Anyway, moving back to ranting…
Dreams, Waking up, and the Weather
Something random that came up, and sparked this part of the rant:
- Waking up from a dream or a coma is cliche and boring
- Dreams are just cheating the reader of emotional investment, and you end up waking which is boring as above.
- Don’t start with the weather
And my response is…. Meh.
You can make everything work well (and you can make everything crap, too). Sometimes waking up is important: if you’re about to disrupt someone’s idyllic life, you need to show that life first. As for comas, tell that to Zelazny and Nine Princes of Amber (one of my all time favourite authors, and whose books so far withstood the test of time).
Dreams go for motive, your honour. Even whomever wrote that original meme acknowledged that done in the right way they can be an important part of the narrative.
As for the weather — tell that to Danielle Steel. 92 of her 179 books start with the weather — and you can’t argue with her best-selling status. In fact, whenever you look at the statistics of literature, the only thing you can safely say is that author’s styles and sales figures have nothing to do with literary criticism. And that includes any such always/never type of advice.
Oh, and I’m totally not writing it because I started my first book with a dream (a nightmare, really, about an old love) followed by Felix going to wash his face and do some light reading until dawn… at which point he has a visitor that hires him to deal with a cult death, and he’s doing a squishy autopsy before the sun is much up and it’s still chapter one.
One beta reader said everyone stops reading at “it was all a dream”. Err, there’s a difference between prologue and epilogue, dude. That dream, which repeats in important variations throughout the novel, is actually serving both to establish character (showing his scars, without telling about them), and comprises the emotional arc (which is always secondary in hard-boiled detectives) as the perfect mirror image between the opening and closing images of the novel.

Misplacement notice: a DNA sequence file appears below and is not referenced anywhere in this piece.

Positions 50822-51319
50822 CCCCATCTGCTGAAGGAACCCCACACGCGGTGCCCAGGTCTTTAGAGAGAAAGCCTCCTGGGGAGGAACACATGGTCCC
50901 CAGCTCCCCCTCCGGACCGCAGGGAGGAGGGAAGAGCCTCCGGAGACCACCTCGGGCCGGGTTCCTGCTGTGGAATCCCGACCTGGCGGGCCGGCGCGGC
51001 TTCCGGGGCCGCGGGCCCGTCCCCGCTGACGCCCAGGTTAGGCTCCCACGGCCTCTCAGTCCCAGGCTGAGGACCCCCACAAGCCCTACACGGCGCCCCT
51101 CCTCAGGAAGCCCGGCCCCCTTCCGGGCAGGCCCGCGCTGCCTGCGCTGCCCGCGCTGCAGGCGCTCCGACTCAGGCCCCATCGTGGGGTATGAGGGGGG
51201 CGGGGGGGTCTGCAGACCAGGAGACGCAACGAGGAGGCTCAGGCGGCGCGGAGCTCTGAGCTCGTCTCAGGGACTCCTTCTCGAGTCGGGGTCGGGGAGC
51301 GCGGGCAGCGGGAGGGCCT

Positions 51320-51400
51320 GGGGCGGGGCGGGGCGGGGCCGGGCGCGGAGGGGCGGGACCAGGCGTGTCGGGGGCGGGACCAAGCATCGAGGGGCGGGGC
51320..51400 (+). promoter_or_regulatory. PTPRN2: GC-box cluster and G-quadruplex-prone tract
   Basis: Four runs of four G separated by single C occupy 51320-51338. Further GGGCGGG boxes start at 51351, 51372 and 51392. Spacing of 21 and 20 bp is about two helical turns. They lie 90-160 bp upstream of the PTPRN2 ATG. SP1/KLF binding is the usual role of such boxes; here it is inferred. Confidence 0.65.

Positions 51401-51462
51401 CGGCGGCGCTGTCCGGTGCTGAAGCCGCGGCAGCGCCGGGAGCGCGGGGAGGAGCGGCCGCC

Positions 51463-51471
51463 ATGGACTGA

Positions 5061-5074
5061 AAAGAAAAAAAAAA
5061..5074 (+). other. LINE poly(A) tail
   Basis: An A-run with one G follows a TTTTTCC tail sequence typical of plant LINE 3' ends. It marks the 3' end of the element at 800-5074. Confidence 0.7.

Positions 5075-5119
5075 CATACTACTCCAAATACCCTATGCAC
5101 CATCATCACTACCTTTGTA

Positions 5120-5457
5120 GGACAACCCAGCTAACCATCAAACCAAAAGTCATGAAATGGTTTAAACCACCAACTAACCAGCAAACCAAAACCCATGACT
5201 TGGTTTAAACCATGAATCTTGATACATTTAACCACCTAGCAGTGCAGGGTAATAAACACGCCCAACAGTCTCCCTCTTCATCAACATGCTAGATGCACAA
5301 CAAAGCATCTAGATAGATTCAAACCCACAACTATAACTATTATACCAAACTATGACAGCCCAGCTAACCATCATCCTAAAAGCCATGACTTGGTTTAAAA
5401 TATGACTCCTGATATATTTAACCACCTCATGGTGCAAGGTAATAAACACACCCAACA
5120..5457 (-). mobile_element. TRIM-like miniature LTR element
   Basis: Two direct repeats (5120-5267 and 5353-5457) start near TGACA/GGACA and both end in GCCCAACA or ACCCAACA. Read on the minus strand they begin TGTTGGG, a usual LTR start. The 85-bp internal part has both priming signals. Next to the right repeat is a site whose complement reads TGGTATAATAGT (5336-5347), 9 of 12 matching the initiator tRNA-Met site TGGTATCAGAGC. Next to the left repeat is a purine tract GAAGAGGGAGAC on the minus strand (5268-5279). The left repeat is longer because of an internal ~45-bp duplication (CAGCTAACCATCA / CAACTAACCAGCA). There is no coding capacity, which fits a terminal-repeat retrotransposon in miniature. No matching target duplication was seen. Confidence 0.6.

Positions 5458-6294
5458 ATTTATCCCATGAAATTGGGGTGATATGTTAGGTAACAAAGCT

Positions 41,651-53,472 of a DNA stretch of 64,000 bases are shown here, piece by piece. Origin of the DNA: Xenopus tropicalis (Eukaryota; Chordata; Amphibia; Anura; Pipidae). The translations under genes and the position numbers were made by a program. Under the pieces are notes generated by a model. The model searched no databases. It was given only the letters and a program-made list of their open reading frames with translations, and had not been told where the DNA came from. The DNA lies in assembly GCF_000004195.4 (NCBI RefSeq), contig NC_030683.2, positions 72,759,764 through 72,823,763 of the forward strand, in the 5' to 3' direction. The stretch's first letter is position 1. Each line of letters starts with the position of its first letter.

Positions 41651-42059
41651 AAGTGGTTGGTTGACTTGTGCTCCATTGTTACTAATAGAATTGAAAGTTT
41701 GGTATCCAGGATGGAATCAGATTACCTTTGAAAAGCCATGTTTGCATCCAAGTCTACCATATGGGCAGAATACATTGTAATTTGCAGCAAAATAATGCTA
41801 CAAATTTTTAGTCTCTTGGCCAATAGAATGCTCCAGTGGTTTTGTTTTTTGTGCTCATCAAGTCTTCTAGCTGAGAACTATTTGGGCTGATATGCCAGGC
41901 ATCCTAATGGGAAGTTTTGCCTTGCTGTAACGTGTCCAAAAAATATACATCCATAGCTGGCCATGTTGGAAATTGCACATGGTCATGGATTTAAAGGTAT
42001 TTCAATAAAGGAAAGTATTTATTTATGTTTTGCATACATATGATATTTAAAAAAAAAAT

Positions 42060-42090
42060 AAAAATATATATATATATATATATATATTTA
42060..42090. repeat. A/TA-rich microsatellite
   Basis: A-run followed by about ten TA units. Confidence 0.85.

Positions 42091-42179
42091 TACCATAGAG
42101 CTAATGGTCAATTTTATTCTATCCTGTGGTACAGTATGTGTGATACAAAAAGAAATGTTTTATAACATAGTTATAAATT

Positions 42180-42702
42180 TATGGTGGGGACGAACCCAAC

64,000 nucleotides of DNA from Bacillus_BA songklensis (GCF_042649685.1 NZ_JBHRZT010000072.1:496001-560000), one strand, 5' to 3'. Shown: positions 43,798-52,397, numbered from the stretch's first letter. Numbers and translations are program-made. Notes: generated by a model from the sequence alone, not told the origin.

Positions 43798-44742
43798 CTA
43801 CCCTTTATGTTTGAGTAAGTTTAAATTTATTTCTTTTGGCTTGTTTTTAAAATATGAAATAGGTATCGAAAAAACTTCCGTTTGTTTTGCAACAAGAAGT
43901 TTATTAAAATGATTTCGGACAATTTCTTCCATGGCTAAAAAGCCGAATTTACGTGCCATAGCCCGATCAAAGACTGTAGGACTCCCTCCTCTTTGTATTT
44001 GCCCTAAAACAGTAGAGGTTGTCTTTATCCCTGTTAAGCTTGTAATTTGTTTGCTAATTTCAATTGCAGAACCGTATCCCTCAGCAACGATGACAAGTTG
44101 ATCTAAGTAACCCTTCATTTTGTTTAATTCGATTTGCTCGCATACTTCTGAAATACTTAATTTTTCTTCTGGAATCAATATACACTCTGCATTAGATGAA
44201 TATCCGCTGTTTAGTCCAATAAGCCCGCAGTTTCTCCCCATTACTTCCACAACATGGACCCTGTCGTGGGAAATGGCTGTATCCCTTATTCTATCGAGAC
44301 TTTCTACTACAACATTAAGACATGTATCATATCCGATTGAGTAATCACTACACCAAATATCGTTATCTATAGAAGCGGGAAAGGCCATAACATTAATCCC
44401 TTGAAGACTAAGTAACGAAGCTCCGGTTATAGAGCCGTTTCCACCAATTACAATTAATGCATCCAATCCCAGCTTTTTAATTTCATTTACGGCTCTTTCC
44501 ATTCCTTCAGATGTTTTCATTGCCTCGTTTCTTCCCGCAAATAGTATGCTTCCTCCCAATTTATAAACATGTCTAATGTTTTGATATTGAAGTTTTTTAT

My second book opens with the weather, as Felix is lying naked in a fountain because summer is too hot… until someone comes to hand him a haunted building and asks him to evict the ghosts. As for the third novel, ah my third novel opens up with… a politician exposing himself (literally) on a public platform. And then Felix gets called to handle a case of bizarre misfortunes and curses.
My point in all this is that, yes — it’s good to start as close to the action as possible. But be wary of starting too close. Sometimes there’s a good reason to show the character’s daily routine, to establish their life before events overtake them.
In conclusion, all I can say is you should find your voice, make your works distinctly your own, and don’t look back.
So what bad advice have you gotten? What imperative, imperious tones have raised your hackles? Have you considered why such blanket statements came to be, and why and when should they be broken? How do you approach controlling rhythms — ion and out of fights — in tense scenes?
Nice post, you make some good points.
LikeLiked by 1 person